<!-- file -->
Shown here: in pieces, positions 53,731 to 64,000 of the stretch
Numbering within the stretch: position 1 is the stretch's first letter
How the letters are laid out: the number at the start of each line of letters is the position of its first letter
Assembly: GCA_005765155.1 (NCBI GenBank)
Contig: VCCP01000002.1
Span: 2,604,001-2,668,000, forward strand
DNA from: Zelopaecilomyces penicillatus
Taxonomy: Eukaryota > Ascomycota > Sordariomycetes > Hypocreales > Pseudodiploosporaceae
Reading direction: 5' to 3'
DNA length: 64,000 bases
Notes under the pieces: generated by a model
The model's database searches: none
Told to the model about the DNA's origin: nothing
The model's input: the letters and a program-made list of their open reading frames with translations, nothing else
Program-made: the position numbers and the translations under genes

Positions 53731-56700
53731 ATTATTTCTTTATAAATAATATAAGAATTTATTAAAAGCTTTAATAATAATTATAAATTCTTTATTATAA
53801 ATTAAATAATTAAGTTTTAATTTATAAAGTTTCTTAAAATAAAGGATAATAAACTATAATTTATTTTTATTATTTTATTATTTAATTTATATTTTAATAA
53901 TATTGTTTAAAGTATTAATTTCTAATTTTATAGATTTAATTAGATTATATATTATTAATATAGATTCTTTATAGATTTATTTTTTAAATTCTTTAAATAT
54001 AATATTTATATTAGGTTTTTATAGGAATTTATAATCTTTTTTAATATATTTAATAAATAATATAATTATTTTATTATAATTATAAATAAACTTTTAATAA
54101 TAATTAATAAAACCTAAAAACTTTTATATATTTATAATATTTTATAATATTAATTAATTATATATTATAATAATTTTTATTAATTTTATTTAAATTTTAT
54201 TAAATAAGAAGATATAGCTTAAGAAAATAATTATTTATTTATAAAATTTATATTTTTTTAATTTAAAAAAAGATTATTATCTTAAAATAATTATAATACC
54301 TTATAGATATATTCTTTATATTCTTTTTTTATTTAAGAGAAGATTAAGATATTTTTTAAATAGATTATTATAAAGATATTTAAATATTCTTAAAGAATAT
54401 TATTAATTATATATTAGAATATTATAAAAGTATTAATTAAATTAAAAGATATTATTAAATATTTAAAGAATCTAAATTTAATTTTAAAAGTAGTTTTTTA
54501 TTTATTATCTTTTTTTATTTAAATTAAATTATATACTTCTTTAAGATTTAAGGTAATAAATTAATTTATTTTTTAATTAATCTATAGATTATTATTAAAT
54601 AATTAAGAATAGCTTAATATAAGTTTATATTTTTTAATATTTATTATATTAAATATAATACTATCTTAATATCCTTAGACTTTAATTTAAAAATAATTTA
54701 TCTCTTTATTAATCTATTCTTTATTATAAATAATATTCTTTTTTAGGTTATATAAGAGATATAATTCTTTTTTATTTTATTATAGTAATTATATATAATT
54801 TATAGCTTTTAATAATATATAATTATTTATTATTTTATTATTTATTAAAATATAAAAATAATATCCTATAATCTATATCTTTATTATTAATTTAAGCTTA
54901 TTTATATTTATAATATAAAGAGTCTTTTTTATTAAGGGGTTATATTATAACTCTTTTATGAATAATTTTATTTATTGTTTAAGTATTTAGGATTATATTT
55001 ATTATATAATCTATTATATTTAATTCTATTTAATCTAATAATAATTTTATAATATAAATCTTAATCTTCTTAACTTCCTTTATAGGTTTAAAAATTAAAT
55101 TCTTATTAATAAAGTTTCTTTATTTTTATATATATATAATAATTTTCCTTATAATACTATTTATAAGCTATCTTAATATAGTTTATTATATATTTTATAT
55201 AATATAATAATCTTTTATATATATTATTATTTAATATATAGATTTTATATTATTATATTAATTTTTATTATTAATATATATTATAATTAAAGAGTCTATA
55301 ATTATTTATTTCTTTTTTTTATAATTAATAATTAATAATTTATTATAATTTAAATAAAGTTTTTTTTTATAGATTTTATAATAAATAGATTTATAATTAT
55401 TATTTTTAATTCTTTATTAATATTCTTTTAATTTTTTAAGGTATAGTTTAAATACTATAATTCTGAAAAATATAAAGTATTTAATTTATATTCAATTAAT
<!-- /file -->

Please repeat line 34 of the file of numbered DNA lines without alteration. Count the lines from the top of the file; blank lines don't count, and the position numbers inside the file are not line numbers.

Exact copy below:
55401 TATTTTTAATTCTTTATTAATATTCTTTTAATTTTTTAAGGTATAGTTTAAATACTATAATTCTGAAAAATATAAAGTATTTAATTTATATTCAATTAAT